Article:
People with Alzheimer’s disease may gradually lose their depth perception. They may have problems distinguishing between flat pictures and three-dimensional objects or trouble judging distances.
Alzheimer’s disease, the most common type of dementia, is a progressive brain condition that gradually impairs thinking and memory. According to the National Institute on Aging, about five million people in the U.S. have Alzheimer’s. Unfortunately, there is no cure for the disease at this time.
While the exact cause of Alzheimer’s disease is not fully known, researchers have developed theories.
Normally, signals traveling through neurons in the brain allow movements, thoughts, feelings, and memories to occur. In people with Alzheimer’s disease, scientists believe that certain proteins might become toxic to the brain and negatively affect the way the neurons function. Another theory involves vascular changes and how much blood and nutrients flow to the brain.
Regardless of the exact cause, Alzheimer’s disease can affect all areas of a person’s life. Unfortunately, it leads to cognitive and memory issues and can cause physical problems as well.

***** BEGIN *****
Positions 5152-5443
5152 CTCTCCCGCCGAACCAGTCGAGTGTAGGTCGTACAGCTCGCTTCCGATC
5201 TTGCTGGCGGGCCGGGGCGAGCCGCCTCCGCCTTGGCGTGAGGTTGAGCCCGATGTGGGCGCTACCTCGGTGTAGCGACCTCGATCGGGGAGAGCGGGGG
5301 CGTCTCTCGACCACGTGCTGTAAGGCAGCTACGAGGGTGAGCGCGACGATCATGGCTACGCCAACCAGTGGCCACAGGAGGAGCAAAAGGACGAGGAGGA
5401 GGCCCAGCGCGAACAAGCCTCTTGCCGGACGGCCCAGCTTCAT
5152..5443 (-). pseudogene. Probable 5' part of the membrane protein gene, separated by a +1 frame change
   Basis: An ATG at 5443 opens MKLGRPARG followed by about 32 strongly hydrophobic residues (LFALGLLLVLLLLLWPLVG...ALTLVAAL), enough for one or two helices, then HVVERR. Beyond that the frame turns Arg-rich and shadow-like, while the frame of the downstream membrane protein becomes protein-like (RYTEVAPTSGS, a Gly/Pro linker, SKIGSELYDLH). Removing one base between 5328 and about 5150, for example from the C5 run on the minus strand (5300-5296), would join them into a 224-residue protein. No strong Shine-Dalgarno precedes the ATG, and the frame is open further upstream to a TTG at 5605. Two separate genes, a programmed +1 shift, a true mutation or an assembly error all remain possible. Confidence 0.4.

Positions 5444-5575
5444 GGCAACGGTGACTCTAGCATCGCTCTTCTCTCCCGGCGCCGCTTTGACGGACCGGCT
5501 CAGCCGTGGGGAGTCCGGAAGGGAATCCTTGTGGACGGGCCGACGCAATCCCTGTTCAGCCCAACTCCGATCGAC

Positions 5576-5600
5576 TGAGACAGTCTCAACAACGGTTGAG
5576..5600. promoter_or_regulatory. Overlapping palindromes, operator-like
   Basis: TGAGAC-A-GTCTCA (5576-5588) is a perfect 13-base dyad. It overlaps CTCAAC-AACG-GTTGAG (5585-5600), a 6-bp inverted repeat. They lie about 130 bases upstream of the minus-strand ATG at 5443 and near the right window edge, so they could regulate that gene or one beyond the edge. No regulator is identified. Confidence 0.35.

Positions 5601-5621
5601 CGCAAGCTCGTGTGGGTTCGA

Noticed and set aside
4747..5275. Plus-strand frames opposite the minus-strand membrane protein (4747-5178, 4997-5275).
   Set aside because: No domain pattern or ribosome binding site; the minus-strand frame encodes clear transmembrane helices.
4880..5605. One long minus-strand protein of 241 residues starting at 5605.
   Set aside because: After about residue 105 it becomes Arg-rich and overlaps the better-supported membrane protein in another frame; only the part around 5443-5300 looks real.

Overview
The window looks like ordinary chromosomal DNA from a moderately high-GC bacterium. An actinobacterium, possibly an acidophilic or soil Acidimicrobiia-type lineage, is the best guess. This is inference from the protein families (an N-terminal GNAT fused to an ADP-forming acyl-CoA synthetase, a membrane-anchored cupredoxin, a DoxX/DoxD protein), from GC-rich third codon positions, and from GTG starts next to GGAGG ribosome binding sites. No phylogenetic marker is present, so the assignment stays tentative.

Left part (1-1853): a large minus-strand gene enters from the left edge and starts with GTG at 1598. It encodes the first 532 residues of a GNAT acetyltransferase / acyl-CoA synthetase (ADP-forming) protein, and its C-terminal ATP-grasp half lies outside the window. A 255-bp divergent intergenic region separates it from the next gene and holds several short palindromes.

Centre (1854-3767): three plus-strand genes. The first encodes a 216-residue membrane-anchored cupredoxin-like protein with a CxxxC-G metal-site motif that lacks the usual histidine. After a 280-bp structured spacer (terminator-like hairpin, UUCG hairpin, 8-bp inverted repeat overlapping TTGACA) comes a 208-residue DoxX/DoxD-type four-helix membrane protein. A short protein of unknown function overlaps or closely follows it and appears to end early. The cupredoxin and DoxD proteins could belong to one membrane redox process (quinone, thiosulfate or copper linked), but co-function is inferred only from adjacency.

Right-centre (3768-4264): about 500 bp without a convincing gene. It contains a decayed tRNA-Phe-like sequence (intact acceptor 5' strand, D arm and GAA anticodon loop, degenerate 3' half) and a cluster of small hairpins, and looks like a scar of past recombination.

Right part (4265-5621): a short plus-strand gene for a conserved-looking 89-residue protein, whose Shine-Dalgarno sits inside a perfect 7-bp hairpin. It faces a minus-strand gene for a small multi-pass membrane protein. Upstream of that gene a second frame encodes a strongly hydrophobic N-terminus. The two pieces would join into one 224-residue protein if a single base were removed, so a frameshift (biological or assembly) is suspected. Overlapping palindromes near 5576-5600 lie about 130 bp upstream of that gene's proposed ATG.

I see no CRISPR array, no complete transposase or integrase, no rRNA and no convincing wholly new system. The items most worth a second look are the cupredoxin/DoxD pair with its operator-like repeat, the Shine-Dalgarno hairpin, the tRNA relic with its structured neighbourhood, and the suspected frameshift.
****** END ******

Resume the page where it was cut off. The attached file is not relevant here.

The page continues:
Alzheimer’s disease can affect vision. Vision is a complicated process, in which visual information is sent from our eyes to our brain, where images are interpreted. Various factors contribute to how our brains interpret images, including memories and thoughts.
Alzheimer’s can affect vision in various ways. Certain diseases that affects the brain, including Alzheimer’s, can influence the brain’s interpretation of images being received by the eyes.
In addition, vision problems, such as cataracts or changes in eyesight, can make it even more difficult for people with Alzheimer’s or dementia to navigate their world. Sadly, decreased visual perception can lead to misinterpretation of situations and create safety risks for people with Alzheimer’s and dementia.
The healthy human brain contains tens of billions of neurons—specialized cells that process and transmit information via electrical and chemical signals.
They send messages between different parts of the brain, and from the brain to the muscles and organs of the body. Alzheimer’s disease disrupts this communication among neurons, resulting in loss of function and cell death.